“I’ve always thought that old people become concentrated versions of what they’ve always been, so I want to be a concentrated version of the person I feel I am now, which is outgoing, kind, not too judgemental, inquiring and wanting to learn things and go places. I just want to continue being like that.
“At 70 I still want to be very vigorous. I will want to move on to my next project which will be an apartment in the city so I can go to plays and concerts and be nearer to services – health services and all that. I will be working probably into my 80s. I would want to be of service and using my craft in one way or another until I can’t anymore.
“Every now and then I will see an older woman and think, ‘ah that’s what I want’. Years ago when I was on the Milford Track there was a woman in her 70s and she and her 70-something husband were the head of the pack every day, and I remember thinking I wanted to be like that in my 70s. I want to be fit and healthy, able to, should I desire it, to go up Kilimanjaro!”
When do you think a person is old?
“I’ve seen people who think old, and I’ve seen people who don’t think old and it’s got nothing to do with the outside of them at all. Take Nelson Mandela – he was running a country in his 80s– that’s a role model if you like, for thinking widely. Why put a boundary around yourself?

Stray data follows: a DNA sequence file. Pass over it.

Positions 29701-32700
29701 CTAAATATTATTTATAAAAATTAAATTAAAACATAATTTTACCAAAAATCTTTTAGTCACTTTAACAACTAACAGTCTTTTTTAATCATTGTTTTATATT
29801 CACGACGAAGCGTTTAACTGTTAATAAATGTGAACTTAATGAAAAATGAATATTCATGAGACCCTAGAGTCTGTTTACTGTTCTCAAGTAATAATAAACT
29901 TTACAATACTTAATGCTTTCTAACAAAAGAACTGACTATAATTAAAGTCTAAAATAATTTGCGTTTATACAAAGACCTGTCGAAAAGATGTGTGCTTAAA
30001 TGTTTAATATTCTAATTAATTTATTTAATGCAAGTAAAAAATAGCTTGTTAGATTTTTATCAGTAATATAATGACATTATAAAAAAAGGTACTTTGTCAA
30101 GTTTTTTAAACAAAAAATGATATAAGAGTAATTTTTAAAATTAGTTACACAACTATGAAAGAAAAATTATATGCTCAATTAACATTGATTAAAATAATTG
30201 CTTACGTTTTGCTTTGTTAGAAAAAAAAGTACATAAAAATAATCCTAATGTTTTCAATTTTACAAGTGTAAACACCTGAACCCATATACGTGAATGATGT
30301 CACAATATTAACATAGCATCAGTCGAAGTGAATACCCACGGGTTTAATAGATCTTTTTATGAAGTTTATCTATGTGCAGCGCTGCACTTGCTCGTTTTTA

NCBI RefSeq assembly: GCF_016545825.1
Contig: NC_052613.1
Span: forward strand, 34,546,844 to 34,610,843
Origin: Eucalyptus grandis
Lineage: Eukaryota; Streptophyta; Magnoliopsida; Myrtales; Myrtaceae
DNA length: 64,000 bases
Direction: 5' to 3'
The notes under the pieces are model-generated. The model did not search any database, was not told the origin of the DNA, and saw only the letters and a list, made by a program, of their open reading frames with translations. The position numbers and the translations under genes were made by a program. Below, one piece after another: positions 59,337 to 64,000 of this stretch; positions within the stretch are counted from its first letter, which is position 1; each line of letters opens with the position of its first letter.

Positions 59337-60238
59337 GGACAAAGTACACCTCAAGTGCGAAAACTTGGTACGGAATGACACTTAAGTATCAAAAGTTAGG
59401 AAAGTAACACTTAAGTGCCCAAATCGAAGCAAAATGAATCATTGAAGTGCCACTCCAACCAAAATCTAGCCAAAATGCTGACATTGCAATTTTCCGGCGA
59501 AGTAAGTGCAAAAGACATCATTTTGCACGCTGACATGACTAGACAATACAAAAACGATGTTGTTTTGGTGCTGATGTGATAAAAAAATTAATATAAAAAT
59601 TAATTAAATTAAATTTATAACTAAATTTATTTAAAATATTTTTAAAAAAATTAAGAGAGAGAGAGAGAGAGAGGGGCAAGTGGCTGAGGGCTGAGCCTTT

“I think if you got to 100 you might think yourself old.”
Though, given better nutrition and medical intervention Margaretanne says that her generation will live longer, so her thinking has started to move beyond living to 100.
“Who knows what the next 20 years is going to bring in terms of innovation in the medical world? I think a lot of surgery that is now considered quite complex is not going to be considered complex – and that we will get replacement parts of all sorts of body parts – maybe not the brain, but everything else.
“There’s so much more to see and know. I think ever since I was a kid I’ve always wanted to see if there were aliens on other planets.” She laughs. “I know it sounds daft, but the longer we go on, we might find out that we’re not alone!”
This story is part of a series exploring retirement wellbeing. The series is one way the Mental Health Foundation helps people prepare for a later life that has meaning, purpose and joy.